One to Watch

Karl Bielik’s paintings explore abstraction through vivid colors and layers

Karl Bielik’s abstracts are about the physical process of painting. He works exclusively with oil paint, experimenting with its application on canvas, linen, panels, and paper. Karl adds thick layers of paint, allowing it to drip across the canvas before scraping and scratching it away. He is occasionally inspired by found photographs or medical diagrams, translating these images through a process of playful mark-making.

Karl lives and works in London. In 2016, he was a finalist for the Contemporary British Painting Prize and was selected for the John Moores Painting Prize and the Royal Academy Summer Show in London. His works were chosen for The London Open at the Whitechapel Gallery and in Contemporary British Drawing at the Xi’an Academy of Fine Arts in China. He has an extensive international exhibition history in countries including the UK, the US, Germany, China, and France.

What are the major themes you pursue in your work?

I don’t really have themes. There is recurring imagery in my paintings which flit in and out, but I never really stick to a theme or even a series. I don’t possess that kind of discipline. I am an abstract painter and I work on canvas, linen, panels, and paper. I only work in oil paint on thirty or so paintings and drawings at once and these vary in scale from small to large.

How did you first get interested in your medium, and what draws you to it specifically?

It’s just the thing that I have ended up working in. I used to work with found materials when I was exploring what I wanted to do, making collages and assemblages using spray and household paint on metal and wood. This moved onto working on canvas with acrylic and using words in my paintings. When I decided to drop the use of text and scale down the size of work, I started working in oils, it just felt the time was right. The thing that frustrated me in the beginning is now what I love about it–it’s slow drying time.

How has your style and practice changed over the years?

My style and practice tends to inch forward, backward, sideways and generally shuffle along. When I look back on my paintings (which is not very often), I notice certain key works that mark a pronounced shift in my work. But there is no certainty in what I do–I can pull a painting out one day and see it as wonderful and the next day I want to paint over it. I keep on going on, this is my practice, this is what I do. The uncertainty is both a good thing and a bad thing.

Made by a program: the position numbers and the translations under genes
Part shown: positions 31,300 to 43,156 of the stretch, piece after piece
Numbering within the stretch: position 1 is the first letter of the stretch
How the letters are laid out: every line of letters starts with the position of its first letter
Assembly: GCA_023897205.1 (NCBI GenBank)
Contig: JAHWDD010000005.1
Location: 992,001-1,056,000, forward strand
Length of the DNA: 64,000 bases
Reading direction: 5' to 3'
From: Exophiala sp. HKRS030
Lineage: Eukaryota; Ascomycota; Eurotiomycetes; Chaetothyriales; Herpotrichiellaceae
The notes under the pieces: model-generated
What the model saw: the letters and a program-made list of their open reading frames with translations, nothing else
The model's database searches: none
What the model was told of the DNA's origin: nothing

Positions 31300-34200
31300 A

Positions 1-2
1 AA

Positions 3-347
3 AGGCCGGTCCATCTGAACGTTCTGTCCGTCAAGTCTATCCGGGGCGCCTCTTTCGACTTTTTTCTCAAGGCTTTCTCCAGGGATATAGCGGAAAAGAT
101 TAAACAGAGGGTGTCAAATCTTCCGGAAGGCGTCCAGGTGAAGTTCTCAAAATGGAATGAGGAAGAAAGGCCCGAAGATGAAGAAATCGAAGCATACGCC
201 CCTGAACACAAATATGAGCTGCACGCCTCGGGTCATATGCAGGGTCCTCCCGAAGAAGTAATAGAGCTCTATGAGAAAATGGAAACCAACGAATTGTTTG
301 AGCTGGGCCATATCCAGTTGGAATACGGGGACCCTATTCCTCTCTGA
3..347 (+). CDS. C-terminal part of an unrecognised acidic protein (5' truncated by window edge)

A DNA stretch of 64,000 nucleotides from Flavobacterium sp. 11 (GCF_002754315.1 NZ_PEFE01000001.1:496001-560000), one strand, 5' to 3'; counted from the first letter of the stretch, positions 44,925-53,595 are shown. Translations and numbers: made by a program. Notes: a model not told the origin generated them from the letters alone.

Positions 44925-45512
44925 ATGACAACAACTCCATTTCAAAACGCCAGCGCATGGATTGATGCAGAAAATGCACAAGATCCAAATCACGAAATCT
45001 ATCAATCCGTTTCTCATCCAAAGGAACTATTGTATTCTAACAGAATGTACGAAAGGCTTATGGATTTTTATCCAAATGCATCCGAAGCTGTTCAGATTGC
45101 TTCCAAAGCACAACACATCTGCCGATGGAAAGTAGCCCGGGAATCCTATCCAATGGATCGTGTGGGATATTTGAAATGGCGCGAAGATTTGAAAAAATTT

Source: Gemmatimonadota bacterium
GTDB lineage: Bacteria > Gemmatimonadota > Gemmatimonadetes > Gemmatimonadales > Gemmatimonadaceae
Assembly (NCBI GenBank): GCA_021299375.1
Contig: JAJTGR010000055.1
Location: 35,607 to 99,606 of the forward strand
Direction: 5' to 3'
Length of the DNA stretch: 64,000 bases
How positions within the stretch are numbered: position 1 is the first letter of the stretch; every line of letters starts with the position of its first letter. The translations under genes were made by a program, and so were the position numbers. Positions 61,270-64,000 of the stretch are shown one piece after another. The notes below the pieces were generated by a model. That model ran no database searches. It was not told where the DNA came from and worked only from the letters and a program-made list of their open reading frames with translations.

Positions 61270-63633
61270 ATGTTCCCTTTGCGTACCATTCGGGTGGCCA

Can you walk us through your process? Do you begin with a sketch, or do you just jump in? How long do you spend on one work? How do you know when it is finished?

The studio is the place where practically everything happens for me. Occasionally diagrams from medical books or photographs I have taken may kick off the work, but essentially my work emerges from the physical process of painting.

Loose oily wounds and thick emulsions offset light glazes and dribbles. I paint, wipe out, paint over, turn the canvases around, print, blot, mask, pour paint, scrape, and scratch. Irregular canvases, panels and paper litter my studio walls and tables. I shift from one piece to another and don’t focus on completion, just nudging a painting from one position to another.

In the studio, as I am standing in front of the work, the works begin to take form. I give them room to develop meaning, to be here in the world. I am in there almost every day and there is little thought process outside of the studio. The works are sometimes not touched for weeks or months, which offers an incubation time to contemplate where I want them to go, them to take me, or if they just become complete. In contrast to my sometimes emotive imagery, banal solitary words form my titles, tempering and balancing the melancholy character of my work.

If you couldn’t be an artist, what would you do?

I would focus fully on making music with my solo/collaborative band Lark. I write, play and produce most music that Lark has released, and having the time to focus more on the mixing and technical side of things would be good a thing. Over 10 years, Lark has released 6 albums, numerous singles and has had remixes done by Scritti Politti, The Bees and The Band of Holy Joy. This year, we will release of a new album and a single remixed by Andrew Weatherall.

What are some of your favorite experiences as an artist?

Uninterrupted painting wins hands down. But also being in shows with my contemporaries, whose work I mainly knew from the internet, then finally getting to see it in the flesh, meet them and find out more about their work and process.

About the Author

Jessica McQueen is Associate Curator at Saatchi Art. Need help finding art? Contact her via our free Art Advisory service at